GAZ-12 ZIM in a museum in Riga (2011)
|Sales designation:||ГАЗ-12 ЗИМ|
|Class :||Upper class|
|Body versions :||limousine|
Otto engines :
3.5 liters (70 kW)
|Wheelbase :||3200 mm|
|Empty weight :||1800 kg|
The GAZ-12 ZIM ( Russian ГАЗ-12 ЗИМ ) is a luxurious and representative Limousine the upper class , of the Soviet GAZ was prepared -Werken 1950-1960. The abbreviation ZIM stands for S awod I meni M olotowa, which should reflect part of the name of the factory at that time ( Molotow -Werk ) within the model name . A total of 21,527 examples of this large car, which was reserved for the official authorities of the Soviet Union, were produced in three versions. From 1959 the successor was the much more modern GAZ-13 Chaika .
Immediately after 1945 brought the state automobile - and commercial vehicle manufacturer GAZ (Russian Горьковский автомобильный завод (ГАЗ) dt. Transcription GAZ translated Gorkier car plant ), the honor of Vyacheslav Molotov officially addition of 1932-1956 still Zavod Imeni Molotowa ( SIM ) was the name of some new motor vehicles under the direction of Andrei Lipgart and Nikolai Juschmanow .
The GAZ-M20 Pobeda mid -range car presented in 1946 was followed by the large and luxurious GAZ-12 ZIM in 1950 , because the leadership of the party and the state now wanted a new large and representative car. The self-supporting body of the GAZ-12 was essentially derived from the GAZ-M20 Pobeda; it was based on a correspondingly longer, wider and reinforced floor assembly. The long-stroke six - cylinder in - line engine had an aluminum cylinder head and upright valves (which were already obsolete at the time) from the GAZ truck range . He gave his performance a hydraulic and a dry clutch, a mechanical three-speed synchromesh transmission with column shift , and a propeller shaft to the rear axle. It was rigid and suspended from leaf springs. The front wheels were individually attached to double wishbones . There were hydraulically operated drum brakes on all wheels.
The ZIM is stylistically and technically of a similar conception as contemporary US-American automobiles and had a similar, no less comfortable as well as extensive equipment similar to the models. The electrically heated rear seat bench and the automatically resetting turn signal lever on the steering column were a novelty . The dashboard painted in wood grain with a number of control instruments and a car radio were also part of the standard equipment. There were also leather seats and fine wood paneling. The sedans had three side windows and six seats, and a little later a four-door convertible was added, which was produced in very small numbers (probably only five copies) and which the factory called Phaeton . There was also an ambulance version , but with the limousine body, the interior of which was redesigned for the purpose - whereby the stretcher had to be loaded and unloaded via the trunk lid that was opened upwards. There was no station wagon version .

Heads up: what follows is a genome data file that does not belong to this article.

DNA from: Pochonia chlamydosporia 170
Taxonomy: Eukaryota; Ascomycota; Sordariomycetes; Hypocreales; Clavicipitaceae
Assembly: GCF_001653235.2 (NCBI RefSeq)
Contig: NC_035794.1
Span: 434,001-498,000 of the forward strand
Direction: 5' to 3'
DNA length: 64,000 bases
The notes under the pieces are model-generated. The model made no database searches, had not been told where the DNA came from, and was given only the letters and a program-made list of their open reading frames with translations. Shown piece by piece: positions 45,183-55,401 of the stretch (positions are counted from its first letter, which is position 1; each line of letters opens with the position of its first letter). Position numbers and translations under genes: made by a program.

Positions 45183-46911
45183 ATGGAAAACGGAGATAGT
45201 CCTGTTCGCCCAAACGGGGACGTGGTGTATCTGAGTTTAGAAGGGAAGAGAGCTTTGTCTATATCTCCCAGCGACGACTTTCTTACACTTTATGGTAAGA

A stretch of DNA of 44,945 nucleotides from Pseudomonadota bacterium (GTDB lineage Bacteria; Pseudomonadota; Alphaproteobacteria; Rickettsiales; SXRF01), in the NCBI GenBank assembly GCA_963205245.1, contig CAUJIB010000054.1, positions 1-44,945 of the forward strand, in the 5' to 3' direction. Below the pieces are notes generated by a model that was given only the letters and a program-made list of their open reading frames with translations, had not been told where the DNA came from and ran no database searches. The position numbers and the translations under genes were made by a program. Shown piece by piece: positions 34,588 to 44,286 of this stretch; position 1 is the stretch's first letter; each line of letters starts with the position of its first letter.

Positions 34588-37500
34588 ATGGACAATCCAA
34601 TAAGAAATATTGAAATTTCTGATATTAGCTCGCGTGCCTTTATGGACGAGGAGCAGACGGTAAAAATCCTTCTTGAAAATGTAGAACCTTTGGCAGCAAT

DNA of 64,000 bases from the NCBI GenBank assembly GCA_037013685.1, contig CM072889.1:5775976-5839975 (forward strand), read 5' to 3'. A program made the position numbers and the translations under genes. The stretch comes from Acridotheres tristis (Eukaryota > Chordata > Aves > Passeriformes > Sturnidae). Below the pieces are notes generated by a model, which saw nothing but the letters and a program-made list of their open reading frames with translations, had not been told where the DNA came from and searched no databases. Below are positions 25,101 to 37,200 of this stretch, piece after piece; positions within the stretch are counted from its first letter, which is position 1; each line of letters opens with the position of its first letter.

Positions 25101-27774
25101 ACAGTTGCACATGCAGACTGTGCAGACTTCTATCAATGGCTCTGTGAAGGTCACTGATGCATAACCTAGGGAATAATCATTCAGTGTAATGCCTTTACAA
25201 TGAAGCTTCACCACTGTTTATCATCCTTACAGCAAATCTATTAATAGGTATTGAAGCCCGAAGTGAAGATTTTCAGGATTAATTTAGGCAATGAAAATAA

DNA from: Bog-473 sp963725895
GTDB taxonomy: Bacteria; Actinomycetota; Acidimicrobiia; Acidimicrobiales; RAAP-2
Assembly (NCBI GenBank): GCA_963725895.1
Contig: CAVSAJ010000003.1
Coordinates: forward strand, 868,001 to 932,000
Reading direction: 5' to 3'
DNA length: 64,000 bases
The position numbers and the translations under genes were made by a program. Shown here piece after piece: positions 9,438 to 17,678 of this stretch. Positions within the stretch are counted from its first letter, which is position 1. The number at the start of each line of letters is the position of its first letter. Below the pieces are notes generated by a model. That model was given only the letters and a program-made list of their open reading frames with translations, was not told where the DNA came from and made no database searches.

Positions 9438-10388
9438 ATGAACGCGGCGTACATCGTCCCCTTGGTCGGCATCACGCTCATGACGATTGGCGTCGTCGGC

During the 1946 ZIS-110 , a replica of the US Packard 180 from the pre-war period, which was manufactured on the original Packard production facilities acquired by the Soviet Union, was reserved for the highest representatives of the state (including in a heavily armored version Josef Stalin himself ), the GAZ-12 ZIM was rather the car for the middle and upper cadre of the nomenklatura . The ZIM was exported only limited due to the high price, including some copies of Poland , in the Czechoslovakia and the German Democratic Republic , in Czechoslovakia, he should replace the Tatras before the war, but not yet found because of poorer performance and the first fully satisfactory workmanship no greater appeal. In 1955, the newly developed Tatra T 603 was introduced there instead . In the Soviet Union, on the other hand, the car was widespread and could still be used for many years even after production ended. It was also used by the militia , these vehicles being painted dark blue with red stripes on the sides and having a red flashing light on the roof. In 1960 production of all three versions of the GAZ-12 ZIM ended after a total of 21,527 units.